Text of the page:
In a potentially game-changing allegation, foes of the controversial Central Subway project claim the city is violating its own charter by moving forward to construct a station at Union Square without putting the matter up for a vote.
The language — which could possibly derail the $1.6 billion subway line — hails from Section 4.113 of the city charter. This is an obscure provision even among those well-versed in the charter. But its ramifications loom large.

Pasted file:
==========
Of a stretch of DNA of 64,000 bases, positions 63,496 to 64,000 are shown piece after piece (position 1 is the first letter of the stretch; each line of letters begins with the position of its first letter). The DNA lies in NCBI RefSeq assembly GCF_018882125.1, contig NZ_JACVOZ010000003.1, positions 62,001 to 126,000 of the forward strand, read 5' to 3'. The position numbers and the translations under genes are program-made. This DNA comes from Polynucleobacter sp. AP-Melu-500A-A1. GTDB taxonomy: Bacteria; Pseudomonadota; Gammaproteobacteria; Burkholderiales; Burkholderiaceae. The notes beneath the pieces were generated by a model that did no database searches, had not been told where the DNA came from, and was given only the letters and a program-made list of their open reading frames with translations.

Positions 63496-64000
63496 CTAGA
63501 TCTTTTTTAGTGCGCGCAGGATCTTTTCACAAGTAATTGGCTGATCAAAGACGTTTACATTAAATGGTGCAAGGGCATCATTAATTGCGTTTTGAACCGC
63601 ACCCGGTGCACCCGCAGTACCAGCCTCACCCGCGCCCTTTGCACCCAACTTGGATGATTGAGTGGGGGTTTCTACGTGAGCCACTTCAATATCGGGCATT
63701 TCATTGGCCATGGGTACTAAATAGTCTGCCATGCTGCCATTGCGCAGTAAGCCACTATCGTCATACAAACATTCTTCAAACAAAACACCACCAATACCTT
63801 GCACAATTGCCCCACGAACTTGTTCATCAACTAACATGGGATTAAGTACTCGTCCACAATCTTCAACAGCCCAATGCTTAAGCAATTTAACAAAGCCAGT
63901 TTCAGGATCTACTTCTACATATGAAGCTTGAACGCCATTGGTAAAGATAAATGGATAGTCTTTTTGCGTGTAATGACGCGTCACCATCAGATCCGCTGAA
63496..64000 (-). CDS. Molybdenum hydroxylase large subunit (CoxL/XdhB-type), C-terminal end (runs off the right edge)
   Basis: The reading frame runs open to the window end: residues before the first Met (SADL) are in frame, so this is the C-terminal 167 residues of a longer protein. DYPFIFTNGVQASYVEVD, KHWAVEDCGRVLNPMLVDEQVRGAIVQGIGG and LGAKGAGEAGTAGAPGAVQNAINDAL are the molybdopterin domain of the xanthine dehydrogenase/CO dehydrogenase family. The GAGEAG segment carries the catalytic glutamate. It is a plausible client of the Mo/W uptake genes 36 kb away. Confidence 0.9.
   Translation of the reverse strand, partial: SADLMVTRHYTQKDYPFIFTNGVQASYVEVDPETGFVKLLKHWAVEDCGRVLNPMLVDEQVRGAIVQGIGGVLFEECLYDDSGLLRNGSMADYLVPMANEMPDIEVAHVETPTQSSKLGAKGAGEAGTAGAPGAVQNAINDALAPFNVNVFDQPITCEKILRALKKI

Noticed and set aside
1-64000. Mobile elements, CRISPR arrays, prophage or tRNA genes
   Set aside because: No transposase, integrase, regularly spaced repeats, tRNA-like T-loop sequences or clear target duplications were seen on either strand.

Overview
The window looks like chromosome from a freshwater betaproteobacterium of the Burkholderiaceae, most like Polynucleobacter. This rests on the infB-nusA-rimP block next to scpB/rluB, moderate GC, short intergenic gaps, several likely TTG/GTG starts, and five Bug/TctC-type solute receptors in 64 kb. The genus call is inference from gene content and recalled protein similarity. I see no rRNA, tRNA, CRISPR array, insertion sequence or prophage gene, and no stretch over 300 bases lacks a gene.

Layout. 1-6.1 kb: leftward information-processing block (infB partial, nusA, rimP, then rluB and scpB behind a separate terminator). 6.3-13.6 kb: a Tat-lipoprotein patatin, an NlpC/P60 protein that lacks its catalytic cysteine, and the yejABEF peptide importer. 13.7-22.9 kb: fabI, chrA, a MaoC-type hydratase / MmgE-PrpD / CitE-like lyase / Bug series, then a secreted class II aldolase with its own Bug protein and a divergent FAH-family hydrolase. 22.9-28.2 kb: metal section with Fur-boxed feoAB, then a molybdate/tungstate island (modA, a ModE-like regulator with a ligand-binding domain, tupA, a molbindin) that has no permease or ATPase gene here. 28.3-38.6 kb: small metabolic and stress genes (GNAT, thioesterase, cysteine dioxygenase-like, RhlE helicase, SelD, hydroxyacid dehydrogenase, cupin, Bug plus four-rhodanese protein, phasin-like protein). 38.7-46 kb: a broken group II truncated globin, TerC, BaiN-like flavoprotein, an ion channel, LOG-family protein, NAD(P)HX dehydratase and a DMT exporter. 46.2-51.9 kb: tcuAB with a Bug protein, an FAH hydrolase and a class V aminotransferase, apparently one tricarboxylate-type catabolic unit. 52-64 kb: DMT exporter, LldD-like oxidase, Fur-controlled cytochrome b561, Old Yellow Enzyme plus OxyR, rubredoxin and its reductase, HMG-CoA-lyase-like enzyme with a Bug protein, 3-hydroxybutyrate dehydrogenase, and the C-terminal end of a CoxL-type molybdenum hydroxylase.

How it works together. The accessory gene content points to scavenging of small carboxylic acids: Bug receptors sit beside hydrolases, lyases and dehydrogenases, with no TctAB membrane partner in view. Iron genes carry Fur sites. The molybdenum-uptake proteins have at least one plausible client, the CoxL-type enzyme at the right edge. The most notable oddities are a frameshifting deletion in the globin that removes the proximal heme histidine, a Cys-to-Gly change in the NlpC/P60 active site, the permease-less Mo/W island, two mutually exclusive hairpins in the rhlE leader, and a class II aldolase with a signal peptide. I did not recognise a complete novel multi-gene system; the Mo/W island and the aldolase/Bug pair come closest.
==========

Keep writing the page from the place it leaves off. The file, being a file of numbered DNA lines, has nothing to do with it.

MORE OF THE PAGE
Subsection 2 of that charter section notes the following: “No park land may be sold or leased for non-recreational purposes, nor shall any structure on park property be built, maintained or used for non-recreational purposes, unless approved by a vote of the electors.”
There has been no popular vote on whether to construct the planned station at Union Square — which is park land — and none is scheduled. Opponents of the Central Subway say the law is clear and that the city is on the wrong side of it: